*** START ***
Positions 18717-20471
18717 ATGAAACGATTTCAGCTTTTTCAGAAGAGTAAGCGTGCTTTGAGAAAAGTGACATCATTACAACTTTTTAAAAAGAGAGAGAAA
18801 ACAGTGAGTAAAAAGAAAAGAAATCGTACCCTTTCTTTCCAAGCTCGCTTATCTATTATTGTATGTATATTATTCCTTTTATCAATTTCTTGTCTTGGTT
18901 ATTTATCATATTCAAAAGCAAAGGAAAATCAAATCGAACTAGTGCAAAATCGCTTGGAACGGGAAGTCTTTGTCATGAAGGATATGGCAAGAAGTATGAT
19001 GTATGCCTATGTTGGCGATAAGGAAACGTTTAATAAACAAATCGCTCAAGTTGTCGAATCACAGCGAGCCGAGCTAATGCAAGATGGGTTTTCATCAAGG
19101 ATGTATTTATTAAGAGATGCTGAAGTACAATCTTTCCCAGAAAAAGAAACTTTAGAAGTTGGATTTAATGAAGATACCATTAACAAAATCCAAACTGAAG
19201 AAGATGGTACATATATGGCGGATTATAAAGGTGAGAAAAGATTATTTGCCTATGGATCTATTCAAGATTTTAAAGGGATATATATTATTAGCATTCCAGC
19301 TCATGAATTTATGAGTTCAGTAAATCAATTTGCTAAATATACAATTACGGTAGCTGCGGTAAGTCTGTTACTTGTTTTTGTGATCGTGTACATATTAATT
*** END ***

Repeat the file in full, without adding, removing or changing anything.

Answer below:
Positions 18717-20471
18717 ATGAAACGATTTCAGCTTTTTCAGAAGAGTAAGCGTGCTTTGAGAAAAGTGACATCATTACAACTTTTTAAAAAGAGAGAGAAA
18801 ACAGTGAGTAAAAAGAAAAGAAATCGTACCCTTTCTTTCCAAGCTCGCTTATCTATTATTGTATGTATATTATTCCTTTTATCAATTTCTTGTCTTGGTT
18901 ATTTATCATATTCAAAAGCAAAGGAAAATCAAATCGAACTAGTGCAAAATCGCTTGGAACGGGAAGTCTTTGTCATGAAGGATATGGCAAGAAGTATGAT
19001 GTATGCCTATGTTGGCGATAAGGAAACGTTTAATAAACAAATCGCTCAAGTTGTCGAATCACAGCGAGCCGAGCTAATGCAAGATGGGTTTTCATCAAGG
19101 ATGTATTTATTAAGAGATGCTGAAGTACAATCTTTCCCAGAAAAAGAAACTTTAGAAGTTGGATTTAATGAAGATACCATTAACAAAATCCAAACTGAAG
19201 AAGATGGTACATATATGGCGGATTATAAAGGTGAGAAAAGATTATTTGCCTATGGATCTATTCAAGATTTTAAAGGGATATATATTATTAGCATTCCAGC
19301 TCATGAATTTATGAGTTCAGTAAATCAATTTGCTAAATATACAATTACGGTAGCTGCGGTAAGTCTGTTACTTGTTTTTGTGATCGTGTACATATTAATT